119er
February 2, 2013, 08:56 PM
I just went through the same trial as you. I deprimed and most were junked because the anvils popped out or the cup was dented outward. That and most of the priming compound was pushed to the periphery of the cup. Some deprimed easily and were salvageable. Most were screwed up. I rinsed my cases in Xylene and the tar and old powder came right out. There was a surprising amount of powder in the rinse pan.

What is interesting was that I tried sonic cleaning first with water and case cleaner, then they dried and I did the Xylene wash. The powder dried and I decided to see if it would burn after all that. It went right up in flames.

Ken70
February 2, 2013, 10:52 PM
Reusing primers forced out of crimped cases is not a good idea. Just think how much time you'll waste pulling down that ammo, and how much time you spent putting it together.

Didn't you ask about cleaning these cases a couple of months ago? I thought 1/2" of lacquer thinner in a glass or metal pan and dipping the mouth was the way to clean them.

rcmodel
February 2, 2013, 10:58 PM
To cap it off? (no pun intended).

Re-using punched out crimped military primers is a bad idea at best.

They can't be removed without damaging the anvil and the primer compound pellet seal.
Which was already damaged when they were seated the first time.

Don't.

If you want to use them?
Resize without the primer punch pin, and shoot them in place.
Then deal with the crimp after you shoot them.

And thats the bottom line!!

rc

jjjitters
February 2, 2013, 11:29 PM
I would stand them up on the mouth in a container of mineral spirits or whatever dissolves the tar . Let them sit for a day and take out, still upside down, set on something to drain / dry out. Maybe Q-tip wipe. Then expand and reload. I'd spend the time to clean as they are as opposed to trying to deprime.

A close hanger or similar wire(I've used 1/16" filler rod from my TIG welder) can be bent in a U to hang cases by their extractor groove.

rcmodel
February 2, 2013, 11:35 PM
And the evaporating solvent doesn't waft UP over the day and get in the primer compound anyway??

Hows that work??

Choot'm, or punch them out and throw them away.

rc

jjjitters
February 2, 2013, 11:54 PM
Nope won't kill them, I will bet on that one.

Fire_Moose
February 3, 2013, 01:15 AM
Tumble em

Sent from my CZ85 Combat

Andrew Leigh
February 3, 2013, 02:02 AM
For the effort vs. the price of primers I would trash them, resize and reprime with new. Even uncrimped primers have a failure rate when successfully deprimed.

thump_rrr
February 3, 2013, 07:09 AM
For the effort vs. the price of primers I would trash them, resize and reprime with new. Even uncrimped primers have a failure rate when successfully deprimed.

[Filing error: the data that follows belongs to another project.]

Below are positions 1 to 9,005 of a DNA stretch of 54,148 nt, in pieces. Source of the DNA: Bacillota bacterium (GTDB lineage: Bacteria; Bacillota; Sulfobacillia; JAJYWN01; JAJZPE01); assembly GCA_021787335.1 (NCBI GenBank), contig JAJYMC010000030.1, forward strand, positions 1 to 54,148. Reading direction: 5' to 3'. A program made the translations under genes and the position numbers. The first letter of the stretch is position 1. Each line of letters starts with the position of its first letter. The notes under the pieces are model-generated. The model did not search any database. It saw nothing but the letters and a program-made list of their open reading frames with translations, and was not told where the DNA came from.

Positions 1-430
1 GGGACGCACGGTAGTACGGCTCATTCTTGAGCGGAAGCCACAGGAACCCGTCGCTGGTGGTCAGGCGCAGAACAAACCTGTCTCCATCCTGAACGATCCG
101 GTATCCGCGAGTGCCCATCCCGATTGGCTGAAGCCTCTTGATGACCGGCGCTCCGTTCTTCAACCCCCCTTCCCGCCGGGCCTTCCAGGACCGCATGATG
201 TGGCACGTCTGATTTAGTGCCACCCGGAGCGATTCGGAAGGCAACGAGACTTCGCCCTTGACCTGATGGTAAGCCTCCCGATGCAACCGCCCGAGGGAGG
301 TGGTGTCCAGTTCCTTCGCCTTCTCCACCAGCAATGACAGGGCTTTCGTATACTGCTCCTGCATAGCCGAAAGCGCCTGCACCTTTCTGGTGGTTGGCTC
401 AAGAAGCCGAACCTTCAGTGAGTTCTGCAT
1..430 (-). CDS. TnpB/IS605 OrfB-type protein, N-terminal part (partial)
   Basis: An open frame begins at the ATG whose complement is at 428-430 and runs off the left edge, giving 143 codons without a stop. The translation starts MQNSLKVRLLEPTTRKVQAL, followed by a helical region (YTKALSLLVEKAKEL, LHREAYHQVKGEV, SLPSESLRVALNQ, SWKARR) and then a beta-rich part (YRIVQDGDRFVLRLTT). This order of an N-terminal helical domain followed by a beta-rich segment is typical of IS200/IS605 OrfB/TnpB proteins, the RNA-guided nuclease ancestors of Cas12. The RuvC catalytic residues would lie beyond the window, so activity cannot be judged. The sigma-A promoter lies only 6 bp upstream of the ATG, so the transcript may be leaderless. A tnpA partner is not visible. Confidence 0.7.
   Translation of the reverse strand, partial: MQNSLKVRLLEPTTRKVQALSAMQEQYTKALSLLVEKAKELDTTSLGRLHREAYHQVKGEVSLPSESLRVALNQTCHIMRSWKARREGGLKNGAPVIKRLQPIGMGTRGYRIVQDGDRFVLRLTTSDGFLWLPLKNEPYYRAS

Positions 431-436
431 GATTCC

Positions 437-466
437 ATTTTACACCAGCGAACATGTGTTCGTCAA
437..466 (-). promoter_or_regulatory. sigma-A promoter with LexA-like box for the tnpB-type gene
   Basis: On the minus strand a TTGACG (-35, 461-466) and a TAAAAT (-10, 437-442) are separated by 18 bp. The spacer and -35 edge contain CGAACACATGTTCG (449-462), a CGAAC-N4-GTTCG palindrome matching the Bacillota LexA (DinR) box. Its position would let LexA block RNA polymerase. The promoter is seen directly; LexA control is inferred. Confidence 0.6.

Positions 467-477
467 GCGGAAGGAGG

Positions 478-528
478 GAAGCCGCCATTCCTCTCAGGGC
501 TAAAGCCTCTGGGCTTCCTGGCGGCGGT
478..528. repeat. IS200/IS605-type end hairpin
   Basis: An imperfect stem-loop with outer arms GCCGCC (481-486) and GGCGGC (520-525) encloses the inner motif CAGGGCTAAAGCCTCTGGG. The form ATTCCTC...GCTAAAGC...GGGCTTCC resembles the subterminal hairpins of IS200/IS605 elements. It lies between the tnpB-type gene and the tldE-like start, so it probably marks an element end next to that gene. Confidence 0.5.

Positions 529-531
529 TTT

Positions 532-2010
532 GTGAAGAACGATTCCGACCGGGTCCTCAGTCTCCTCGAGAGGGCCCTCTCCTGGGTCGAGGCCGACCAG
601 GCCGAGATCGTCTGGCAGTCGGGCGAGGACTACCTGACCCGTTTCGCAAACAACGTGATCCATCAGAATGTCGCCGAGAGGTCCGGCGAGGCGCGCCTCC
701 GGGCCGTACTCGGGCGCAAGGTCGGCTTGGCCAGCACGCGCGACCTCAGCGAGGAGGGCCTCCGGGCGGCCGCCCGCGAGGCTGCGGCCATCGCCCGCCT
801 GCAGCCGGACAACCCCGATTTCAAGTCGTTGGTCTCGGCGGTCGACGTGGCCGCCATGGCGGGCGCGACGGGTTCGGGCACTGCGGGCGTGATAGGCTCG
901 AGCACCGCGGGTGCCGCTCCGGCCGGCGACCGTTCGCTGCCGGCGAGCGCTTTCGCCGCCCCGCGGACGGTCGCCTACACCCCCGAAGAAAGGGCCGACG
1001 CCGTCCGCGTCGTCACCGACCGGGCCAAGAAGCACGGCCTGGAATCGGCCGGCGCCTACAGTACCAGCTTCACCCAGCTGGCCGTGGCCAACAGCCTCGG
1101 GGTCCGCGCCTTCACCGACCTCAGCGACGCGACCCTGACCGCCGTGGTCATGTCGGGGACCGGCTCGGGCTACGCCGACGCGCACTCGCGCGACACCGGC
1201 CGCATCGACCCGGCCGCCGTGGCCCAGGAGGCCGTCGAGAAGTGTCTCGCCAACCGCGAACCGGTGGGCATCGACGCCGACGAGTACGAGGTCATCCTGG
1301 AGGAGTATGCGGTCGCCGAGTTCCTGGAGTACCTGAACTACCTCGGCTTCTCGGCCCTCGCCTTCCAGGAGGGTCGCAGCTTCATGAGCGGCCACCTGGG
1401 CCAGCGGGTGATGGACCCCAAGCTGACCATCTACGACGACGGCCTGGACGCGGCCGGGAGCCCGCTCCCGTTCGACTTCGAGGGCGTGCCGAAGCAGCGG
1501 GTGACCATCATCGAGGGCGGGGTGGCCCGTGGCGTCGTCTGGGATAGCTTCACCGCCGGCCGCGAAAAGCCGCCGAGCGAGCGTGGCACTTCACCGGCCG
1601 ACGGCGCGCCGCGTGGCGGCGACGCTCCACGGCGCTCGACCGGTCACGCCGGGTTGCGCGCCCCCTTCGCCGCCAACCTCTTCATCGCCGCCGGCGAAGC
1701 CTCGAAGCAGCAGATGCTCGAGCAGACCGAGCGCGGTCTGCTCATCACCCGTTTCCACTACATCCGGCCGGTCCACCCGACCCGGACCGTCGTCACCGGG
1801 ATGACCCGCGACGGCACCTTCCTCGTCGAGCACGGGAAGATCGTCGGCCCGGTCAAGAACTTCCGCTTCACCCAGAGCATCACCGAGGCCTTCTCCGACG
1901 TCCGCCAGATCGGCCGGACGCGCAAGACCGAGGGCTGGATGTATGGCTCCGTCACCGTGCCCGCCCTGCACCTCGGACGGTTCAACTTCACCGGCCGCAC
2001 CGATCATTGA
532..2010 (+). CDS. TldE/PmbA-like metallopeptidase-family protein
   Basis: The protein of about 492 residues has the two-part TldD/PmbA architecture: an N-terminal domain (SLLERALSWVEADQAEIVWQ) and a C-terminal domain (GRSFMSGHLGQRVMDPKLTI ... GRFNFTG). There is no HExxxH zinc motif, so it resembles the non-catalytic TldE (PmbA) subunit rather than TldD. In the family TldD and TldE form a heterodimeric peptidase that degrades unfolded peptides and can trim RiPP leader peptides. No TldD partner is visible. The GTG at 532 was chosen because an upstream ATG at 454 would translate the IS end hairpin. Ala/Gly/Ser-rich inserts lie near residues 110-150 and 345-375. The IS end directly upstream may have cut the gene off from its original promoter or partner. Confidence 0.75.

The problem this day and age may be the availability of primers in some areas of the USA.

Andrew Leigh
February 3, 2013, 07:12 AM
Aha, missed that one.

Captaingyro
February 3, 2013, 02:51 PM
There's some excellent input here, and I appreciate it.

119er, I suspected exactly what you reported. It looks like re-using the primers is out. I was hopeful because the primers came out of some of the damaged cases pretty easily, but I suspect the failure rate would make re-use more trouble than it's worth.

Ken70, it wasn't me who asked about cleaning earlier; I already know how to dissolve tar. The question was strictly about re-using primers. For what it's worth to everyone who suggested cleaning out the tar, it's certainly an option, but even dipping and drying 1000 cases is pretty labor intensive and time-consuming.

Fire_Moose: good thought. Tumbling was the first thing I tried. Guess what sticks to tar: corncob. What a mess.

I think at this point I have two options: just go ahead and deprime and toss the primers, or proceed with the sizing, tar and all. I already sized a hundred; that's when I discovered the fouled expander ball. To tell you the truth, though, cleaning the expander ball was easier than cleaning the cases.

Not sure which way I'll go yet; I really hate losing those primers in this market. I suppose I'll probably just bite the bullet (haarr), expand them with the tar in place, and pull the expander for cleaning every hundred or so.

mtrmn
February 3, 2013, 11:06 PM
I would remove the expanding ball and just run the cases thru the size die to bring the necks back down. Then seat bullets without the use of the expander ball. No-decapping/ruining perfectly good primers. Leave the tar alone.

Arkansas Paul
February 3, 2013, 11:47 PM
Even uncrimped primers have a failure rate when successfully deprimed.

It must be a VERY low failure rate because I've done it countless times and never had one fail to go boom.

Crimped primers are a different animal altogether, and I agree with the posters who say it's not a great idea.

I'll probably just bite the bullet (haarr), expand them with the tar in place, and pull the expander for cleaning every hundred or so.

That's what I would do as well. That tar will come out just fine when you pull the trigger. :)